The majority of people in the islands are of African or part-African descent due to the slave trade when people from West Africa were transported to work on plantations in the Caribbean. Sint Eustatius, Aruba and Curaçao were hubs of the slave trade and slavery was only abolished in 1862. The descendants of those enslaved people form the majority of the present population.
On the island of Saba, the people are mostly descended from a small number of families whose ancestry is a mixture of Dutch, English, African, Scottish and Irish, resulting in a predominantly white population. The language spoken on the “SSS islands”, Sint Eustatius, Saba and Sint Maarten, is English, although, informally, they converse in an English-based creole similar to Virgin Islands-creole.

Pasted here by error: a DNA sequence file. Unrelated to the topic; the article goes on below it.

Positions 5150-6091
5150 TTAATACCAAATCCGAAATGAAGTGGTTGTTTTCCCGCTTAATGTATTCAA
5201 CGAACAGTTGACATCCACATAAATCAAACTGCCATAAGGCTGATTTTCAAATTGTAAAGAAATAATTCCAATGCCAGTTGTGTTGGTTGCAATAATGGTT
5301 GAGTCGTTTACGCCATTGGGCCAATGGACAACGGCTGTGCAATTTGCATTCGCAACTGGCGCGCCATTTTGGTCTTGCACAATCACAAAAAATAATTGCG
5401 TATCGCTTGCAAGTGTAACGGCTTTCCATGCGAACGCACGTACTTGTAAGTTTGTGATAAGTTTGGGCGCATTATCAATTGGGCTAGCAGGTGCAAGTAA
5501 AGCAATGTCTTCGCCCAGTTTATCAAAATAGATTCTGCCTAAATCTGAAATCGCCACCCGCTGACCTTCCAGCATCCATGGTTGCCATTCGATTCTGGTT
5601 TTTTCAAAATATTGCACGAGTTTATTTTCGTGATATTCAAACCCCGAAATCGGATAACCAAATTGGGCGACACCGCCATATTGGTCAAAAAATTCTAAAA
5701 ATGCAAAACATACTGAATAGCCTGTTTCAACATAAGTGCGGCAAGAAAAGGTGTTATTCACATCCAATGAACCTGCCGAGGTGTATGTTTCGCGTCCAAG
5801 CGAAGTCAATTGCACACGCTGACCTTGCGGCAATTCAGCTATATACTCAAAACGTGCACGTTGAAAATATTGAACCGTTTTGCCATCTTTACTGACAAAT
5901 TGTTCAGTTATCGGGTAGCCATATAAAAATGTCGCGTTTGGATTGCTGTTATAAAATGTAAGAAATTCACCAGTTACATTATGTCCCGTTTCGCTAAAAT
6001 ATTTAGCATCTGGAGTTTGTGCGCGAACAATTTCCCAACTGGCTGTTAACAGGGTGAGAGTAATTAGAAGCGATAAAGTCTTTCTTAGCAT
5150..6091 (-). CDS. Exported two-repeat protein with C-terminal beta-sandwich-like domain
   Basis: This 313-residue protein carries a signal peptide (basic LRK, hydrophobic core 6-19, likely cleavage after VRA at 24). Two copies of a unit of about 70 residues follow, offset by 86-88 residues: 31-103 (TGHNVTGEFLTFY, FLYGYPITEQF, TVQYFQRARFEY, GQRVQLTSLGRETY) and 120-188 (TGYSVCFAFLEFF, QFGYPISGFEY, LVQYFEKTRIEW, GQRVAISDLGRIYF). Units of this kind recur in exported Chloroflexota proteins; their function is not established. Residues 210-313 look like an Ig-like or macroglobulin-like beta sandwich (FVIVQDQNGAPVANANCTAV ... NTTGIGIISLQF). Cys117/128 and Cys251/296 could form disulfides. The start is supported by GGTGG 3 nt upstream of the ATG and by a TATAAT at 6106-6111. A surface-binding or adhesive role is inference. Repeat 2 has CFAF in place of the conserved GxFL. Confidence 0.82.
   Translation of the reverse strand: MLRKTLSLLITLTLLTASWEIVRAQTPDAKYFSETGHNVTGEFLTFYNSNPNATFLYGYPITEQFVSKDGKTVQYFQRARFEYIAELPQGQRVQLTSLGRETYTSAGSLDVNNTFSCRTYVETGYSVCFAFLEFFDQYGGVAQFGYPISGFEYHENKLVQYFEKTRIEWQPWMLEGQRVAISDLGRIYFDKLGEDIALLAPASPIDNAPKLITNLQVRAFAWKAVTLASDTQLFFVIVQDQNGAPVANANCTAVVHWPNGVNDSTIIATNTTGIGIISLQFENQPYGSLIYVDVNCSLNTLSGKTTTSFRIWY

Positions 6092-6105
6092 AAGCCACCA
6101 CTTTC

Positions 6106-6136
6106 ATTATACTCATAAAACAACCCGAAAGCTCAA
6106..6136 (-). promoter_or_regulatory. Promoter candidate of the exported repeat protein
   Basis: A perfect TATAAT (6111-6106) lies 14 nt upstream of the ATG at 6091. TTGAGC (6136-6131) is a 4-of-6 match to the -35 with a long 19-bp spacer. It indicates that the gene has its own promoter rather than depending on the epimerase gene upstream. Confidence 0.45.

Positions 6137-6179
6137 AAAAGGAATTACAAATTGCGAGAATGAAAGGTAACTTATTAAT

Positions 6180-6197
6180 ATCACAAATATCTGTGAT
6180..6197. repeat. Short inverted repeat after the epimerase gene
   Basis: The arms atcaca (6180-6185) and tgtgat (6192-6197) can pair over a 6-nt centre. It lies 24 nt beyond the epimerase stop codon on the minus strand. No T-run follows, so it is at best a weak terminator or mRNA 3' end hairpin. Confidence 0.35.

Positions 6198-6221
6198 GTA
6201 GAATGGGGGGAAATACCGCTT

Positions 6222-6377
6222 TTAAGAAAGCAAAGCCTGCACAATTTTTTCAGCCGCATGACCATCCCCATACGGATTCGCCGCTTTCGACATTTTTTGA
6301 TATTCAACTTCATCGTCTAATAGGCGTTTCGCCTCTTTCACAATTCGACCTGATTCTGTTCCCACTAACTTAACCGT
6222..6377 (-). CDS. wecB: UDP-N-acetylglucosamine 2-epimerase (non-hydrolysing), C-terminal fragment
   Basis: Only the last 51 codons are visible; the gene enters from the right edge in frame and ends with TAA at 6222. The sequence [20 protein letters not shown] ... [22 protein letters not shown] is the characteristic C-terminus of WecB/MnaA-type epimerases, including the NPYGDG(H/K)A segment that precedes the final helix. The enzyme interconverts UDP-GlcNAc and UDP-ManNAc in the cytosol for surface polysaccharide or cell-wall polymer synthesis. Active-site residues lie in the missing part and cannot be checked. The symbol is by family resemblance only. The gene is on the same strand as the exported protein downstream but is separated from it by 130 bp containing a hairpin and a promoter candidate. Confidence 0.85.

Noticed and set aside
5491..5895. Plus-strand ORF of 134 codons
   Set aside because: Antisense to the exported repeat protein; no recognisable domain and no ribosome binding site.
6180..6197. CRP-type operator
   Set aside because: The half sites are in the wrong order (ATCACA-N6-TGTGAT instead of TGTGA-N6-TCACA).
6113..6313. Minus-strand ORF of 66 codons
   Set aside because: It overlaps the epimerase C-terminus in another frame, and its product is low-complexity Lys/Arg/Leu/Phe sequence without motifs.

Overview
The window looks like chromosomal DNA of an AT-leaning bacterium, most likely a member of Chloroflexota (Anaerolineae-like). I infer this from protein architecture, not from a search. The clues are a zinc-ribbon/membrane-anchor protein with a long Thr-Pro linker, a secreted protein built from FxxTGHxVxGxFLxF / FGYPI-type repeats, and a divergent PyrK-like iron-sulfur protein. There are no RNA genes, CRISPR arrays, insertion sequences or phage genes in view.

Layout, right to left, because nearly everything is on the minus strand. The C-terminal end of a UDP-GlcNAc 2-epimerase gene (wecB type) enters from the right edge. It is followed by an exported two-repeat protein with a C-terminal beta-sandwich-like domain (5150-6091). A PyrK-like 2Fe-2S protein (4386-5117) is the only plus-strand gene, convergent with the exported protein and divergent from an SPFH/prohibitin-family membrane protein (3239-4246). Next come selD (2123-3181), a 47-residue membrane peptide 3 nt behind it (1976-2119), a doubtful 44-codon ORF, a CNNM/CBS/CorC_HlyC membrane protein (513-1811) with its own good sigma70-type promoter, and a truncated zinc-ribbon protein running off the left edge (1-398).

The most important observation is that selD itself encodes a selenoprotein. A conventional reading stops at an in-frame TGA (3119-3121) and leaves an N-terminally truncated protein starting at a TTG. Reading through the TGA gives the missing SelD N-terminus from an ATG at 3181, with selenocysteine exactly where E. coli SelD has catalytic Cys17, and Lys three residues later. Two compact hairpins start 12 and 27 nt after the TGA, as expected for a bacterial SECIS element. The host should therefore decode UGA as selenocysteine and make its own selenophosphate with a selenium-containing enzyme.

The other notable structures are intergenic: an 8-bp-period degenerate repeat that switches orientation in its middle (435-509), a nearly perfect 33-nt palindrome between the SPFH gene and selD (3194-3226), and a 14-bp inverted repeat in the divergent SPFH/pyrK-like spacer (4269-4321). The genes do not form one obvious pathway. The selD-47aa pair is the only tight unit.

The majority of Arubans and Curaçaoans are of African or part-African descent. Although Dutch is the language for all administration and legal matters, the most widely spoken language is Papiamento (in Aruba) or Papiamentu (in Curaçao and Bonaire), a Portuguese creole with African, Dutch and Spanish influences. It is spoken in all levels of society and in 1993 was introduced as a language of primary school education. In Bonaire, some of the current inhabitants still show traces of Bonaire’s indigenous Caquetio Arawak population; but mostly, they are of mixed African and European ancestry.